Andalusia is located in Spain the south of the Iberian Peninsula in southwestern Europe – immediately south of the autonomous communities of Extremadura and Castile-La Mancha, west of the Murcian community and the Mediterranean Sea, east of Portugal and the Atlantic Ocean, and north of the Mediterranean Sea and the Strait of Gibraltar.
In the articles of the autonomous statute, Andalusia is granted the condition of historical nationality, reflecting the political identity of the Andalusian people as a result of its historical and cultural uniqueness. In the previous statute, the Statute of Autonomy of 1981 or the Statute of Carmona, was defined as “nationality.”
The geographical setting is one of the elements that gives Andalusia its own uniqueness and personality. From a geographical point of view, three large environmental areas can be distinguished, made up of the interaction of the different physical factors that affect the natural environment: Sierra Morena, which separates Andalusia from the Meseta, and the Betic Systems and the Betic Depression that distinguish upper Andalusia from Lower Andalusia.
The history of Andalusia is the result of a complex process in which different cultures and peoples merge over time – such as the Iberian, the Phoenician, the Carthaginian, the Roman, the Byzantine, the Andalusian, the Sephardic, the Gypsy and Spanish, which have given rise to the formation of Andalusian identity and culture.
The current economy of Andalusia is marked by the disadvantage of the region with respect to the Spanish and European global frameworks, due to the late arrival of the industrial revolution. The economy has also been negatively impacted by the peripheral situation that Andalusia adopted in the international economic circuits that hindered the impact of the industrial sector on the economy, a great relative weight of agriculture, and a hypertrophy of the services sector.
Andalusia’s hinterland is the hottest area of Europe, with cities like Córdoba and Seville averaging above 36 °C (97 °F) in summer high temperatures. Late evening temperatures can stay around 35 °C (95 °F) until close to midnight, and daytime highs of over 40 °C (104 °F) are common. Seville also has the highest average annual temperature in mainland Spain and mainland Europe (19.2 °C, 66.6 °F), closely followed by Almería (19.1 °C, 66.4 °F).
Andalusia has many unique ecosystems. In order to preserve these areas in a manner compatible with both conservation and economic exploitation, many of the most representative ecosystems have been granted protected status.
In total, nearly 20% of the territory of Andalusia lies in one of these protected areas, which constitutes roughly 30% of the protected territory of Spain.
Among these many spaces, some of the most notable are the Sierras de Cazorla, Segura y Las Villas Natural Park, Spain’s largest natural park and the second largest in Europe, the Sierra Nevada National Park, Doñana National Park and Natural Park, the Tabernas Desert, and the Cabo de Gata-Níjar Natural Park – the largest terrestrial-maritime reserve in the European Western Mediterranean Sea.
With almost 30 million annual visitors whose main destinations within the community are the Costa del Sol and Sierra Nevada, Andalusia is the fourth autonomous community by number of visitors from all sources after Catalonia, the Balearic Islands, and the Canary Islands. The highest tourist demand is concentrated during the summer season.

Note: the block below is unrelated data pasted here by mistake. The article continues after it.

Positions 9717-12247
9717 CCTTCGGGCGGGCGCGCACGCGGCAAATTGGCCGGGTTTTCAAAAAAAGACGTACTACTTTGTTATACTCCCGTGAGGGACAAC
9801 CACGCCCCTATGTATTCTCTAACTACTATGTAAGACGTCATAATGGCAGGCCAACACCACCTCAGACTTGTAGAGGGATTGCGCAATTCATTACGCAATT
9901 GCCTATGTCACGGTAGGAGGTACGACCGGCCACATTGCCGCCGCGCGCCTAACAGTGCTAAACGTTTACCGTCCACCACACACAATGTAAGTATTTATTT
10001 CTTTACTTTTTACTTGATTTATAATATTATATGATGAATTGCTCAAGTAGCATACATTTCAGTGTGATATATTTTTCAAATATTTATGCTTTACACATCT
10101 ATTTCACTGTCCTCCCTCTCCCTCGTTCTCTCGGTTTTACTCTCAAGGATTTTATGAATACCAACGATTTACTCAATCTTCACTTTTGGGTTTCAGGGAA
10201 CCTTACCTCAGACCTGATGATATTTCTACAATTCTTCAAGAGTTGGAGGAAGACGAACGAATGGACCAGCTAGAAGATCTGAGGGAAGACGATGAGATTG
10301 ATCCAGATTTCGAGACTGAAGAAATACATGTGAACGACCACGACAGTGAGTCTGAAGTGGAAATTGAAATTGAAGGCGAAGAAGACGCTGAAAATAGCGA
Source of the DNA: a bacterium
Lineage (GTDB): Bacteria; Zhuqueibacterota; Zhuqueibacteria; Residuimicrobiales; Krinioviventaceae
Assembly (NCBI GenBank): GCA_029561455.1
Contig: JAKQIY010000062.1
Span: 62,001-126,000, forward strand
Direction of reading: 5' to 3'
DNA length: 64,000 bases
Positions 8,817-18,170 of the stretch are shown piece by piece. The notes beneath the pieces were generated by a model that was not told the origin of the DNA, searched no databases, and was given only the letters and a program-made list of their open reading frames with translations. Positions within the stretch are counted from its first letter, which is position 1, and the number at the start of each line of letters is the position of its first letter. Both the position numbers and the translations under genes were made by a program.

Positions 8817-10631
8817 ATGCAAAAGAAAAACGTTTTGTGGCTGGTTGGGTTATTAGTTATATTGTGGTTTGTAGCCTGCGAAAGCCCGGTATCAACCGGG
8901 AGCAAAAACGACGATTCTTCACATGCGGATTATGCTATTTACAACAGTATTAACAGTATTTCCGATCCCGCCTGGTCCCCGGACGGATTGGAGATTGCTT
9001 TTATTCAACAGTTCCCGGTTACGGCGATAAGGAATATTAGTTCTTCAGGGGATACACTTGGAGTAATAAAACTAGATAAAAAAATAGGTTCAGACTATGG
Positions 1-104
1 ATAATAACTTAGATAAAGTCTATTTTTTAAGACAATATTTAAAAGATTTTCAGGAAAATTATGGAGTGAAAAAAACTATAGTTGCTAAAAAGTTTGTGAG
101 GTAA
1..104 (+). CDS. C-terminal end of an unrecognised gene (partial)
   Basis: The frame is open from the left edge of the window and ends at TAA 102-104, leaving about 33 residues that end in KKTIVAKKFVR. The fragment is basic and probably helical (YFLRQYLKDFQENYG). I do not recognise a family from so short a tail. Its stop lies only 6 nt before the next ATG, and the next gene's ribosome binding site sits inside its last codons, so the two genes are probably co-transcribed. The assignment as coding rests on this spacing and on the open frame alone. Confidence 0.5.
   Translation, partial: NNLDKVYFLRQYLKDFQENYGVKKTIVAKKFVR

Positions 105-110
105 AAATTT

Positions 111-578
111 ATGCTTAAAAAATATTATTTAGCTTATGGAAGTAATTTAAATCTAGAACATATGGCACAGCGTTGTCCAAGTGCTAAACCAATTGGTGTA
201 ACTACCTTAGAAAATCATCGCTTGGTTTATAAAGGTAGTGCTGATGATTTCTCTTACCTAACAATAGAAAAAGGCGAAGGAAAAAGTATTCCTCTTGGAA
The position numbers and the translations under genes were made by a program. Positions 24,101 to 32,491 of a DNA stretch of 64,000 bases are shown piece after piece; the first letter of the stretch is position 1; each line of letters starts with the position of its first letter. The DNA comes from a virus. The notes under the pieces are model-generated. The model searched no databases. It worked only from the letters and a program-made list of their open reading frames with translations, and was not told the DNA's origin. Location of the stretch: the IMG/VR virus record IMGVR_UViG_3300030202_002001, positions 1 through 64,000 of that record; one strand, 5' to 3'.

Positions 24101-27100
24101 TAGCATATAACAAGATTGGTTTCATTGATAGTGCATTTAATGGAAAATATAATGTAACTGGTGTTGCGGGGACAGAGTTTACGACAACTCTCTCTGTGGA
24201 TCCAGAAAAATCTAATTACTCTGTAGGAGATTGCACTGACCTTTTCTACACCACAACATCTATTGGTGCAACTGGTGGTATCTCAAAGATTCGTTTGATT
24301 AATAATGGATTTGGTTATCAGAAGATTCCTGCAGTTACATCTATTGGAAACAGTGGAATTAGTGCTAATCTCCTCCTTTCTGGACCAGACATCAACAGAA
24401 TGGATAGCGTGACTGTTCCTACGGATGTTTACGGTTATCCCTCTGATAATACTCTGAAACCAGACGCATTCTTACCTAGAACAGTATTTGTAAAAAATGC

There is a high concentration of destinations on the Andalusian coast. 75% of all overnight hotel stays in Andalusia occur in coastal municipalities where the largest offer of hotels is concentrated, with more than 70% of the total offer of regulated accommodation.
Along with sun and beach tourism, there is also a slight growth in nature, indoor and sports tourism.
Regarding cultural and congress tourism, Andalusia has a great heritage and history. Its monuments, cathedrals, castles or fortresses, monasteries, historic centers, and museums, as well as a wide network of palaces for fairs and exhibitions, make this sector clearly expanding in the community.
One way to discover the culture of Andalusia is by exploring the sites which have been awarded the UNESCO World Heritage designation. In Granada, you’ll see the Alhambra palace, the Generalife Gardens, and the mediaeval Albaicín neighbourhood. Cordoba features a historic center with the Great Mosque, and in Seville, the cathedral, the Alcázar palace and the Indies Archive. Jaén features the monumental sites of Úbeda and Baeza. You’ll also be able to experience festivals such as Easter Week, the Carnival in Cadiz, the Rocío pilgrimage in Huelva, and the April Fair in Seville.
You’ll find a variety of natural landscapes – ranging from the beaches of the Costa del Sol, Costa de la Luz, and Almería, to the extensive olive groves of Jaén. You can visit the Doñana National Park – also declared a World Heritage Site – or go skiing in the Sierra Nevada ski resort.
Andalusia has a thousand different flavours waiting to be tried. From the sherries of Jerez (Cadiz) and Montilla of Moriles (Cordoba) to the classic platters of fresh fried fish known as “pescaíto frito” from Cadiz and Malaga, this region also features cured ham from Huelva and Cordoba, olive oil, and other such typical dishes as gazpacho and “salmorejo” (a kind of thicker gazpacho).
Sea resorts by Costas (from east to west)
How to get to?
Andalusia has 6 public airports, all of which can handle international flights. The Málaga Airport is a dominant, handling 60% of passengers and 85% of its international traffic.
The Seville Airport handles another 20% of traffic, and the Jerez Airport 7%, so that these 3 airports account for about 88% of traffic.
Distance by car from Seville to the capitals of the Spanish Communities:
Area: 87 599 km²
Coordinates: 37°28′N 4°10′W
Population: 8 476 718
Time: Central European UTC +1